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Article
October 13, 1997

The Lie

Arch Intern Med. 1997;157(18):2153. doi:10.1001/archinte.1997.00440390157019
Abstract

ANNIE IS from New Hampshire and came here to the foothills of the Blue Ridge Mountains for the horse show. The nurses and I carry her from the car into the emergency room and gently place her on the gurney. She was kicked in the abdomen by her horse and lay in a field for over an hour until friends found her and brought her to the hospital. Even though I am working in the emergency room of a small hospital, I am confident. The nurses know their jobs. Faced with a serious surgical problem, we work well together.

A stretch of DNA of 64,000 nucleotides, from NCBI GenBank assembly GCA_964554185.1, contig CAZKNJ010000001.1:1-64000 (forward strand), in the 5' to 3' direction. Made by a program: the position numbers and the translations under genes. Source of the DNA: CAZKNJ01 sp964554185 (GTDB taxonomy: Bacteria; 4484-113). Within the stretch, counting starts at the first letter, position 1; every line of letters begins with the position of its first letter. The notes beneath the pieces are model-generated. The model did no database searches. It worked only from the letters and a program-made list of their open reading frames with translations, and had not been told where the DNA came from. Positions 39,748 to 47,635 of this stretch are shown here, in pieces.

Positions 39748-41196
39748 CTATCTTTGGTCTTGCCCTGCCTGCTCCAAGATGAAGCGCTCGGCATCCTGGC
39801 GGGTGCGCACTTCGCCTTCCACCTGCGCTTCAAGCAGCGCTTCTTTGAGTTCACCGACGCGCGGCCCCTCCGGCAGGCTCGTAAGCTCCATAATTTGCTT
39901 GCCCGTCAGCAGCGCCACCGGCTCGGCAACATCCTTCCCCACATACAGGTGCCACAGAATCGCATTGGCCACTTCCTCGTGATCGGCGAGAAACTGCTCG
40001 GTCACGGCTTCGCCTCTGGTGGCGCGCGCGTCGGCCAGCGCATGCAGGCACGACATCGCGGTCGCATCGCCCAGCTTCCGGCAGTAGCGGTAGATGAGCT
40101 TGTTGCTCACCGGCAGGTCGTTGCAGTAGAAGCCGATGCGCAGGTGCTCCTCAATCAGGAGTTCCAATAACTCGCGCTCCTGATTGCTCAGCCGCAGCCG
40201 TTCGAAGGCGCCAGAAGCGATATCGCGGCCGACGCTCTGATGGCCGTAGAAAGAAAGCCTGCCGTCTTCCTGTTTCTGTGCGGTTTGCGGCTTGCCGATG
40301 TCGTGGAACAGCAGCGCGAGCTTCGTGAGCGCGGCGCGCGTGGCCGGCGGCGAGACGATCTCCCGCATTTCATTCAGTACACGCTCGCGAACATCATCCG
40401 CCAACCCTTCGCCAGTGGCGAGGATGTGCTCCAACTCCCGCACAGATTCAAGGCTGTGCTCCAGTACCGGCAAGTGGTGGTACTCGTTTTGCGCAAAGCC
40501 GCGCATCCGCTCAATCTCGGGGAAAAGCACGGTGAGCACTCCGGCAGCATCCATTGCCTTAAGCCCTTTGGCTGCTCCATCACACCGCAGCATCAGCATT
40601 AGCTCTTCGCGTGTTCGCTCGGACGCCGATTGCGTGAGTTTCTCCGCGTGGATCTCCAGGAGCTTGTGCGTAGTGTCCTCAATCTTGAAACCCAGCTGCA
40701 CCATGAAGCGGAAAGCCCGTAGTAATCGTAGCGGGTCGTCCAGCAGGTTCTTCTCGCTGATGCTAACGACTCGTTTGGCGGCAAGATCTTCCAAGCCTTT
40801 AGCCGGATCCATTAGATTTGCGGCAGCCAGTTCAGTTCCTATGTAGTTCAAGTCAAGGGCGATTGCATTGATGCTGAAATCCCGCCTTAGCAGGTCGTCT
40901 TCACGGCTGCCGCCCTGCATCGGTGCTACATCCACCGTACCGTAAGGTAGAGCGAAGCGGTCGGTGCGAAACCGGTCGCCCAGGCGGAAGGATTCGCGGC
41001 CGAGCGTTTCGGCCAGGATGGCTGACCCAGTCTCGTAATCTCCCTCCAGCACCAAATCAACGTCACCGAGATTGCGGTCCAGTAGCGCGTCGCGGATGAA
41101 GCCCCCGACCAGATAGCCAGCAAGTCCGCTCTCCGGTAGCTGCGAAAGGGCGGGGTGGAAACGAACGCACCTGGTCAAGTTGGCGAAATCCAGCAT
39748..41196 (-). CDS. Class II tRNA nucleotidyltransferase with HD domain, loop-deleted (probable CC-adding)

Within a few minutes we have inserted two IVs, one in a forearm vein, another in the external jugular; her blood pressure, however, remains marginal. The fluid from the abdominal tap is grossly bloody and so is her urine. Annie remains calm. Her serious eyes are piercing; I hold her hand

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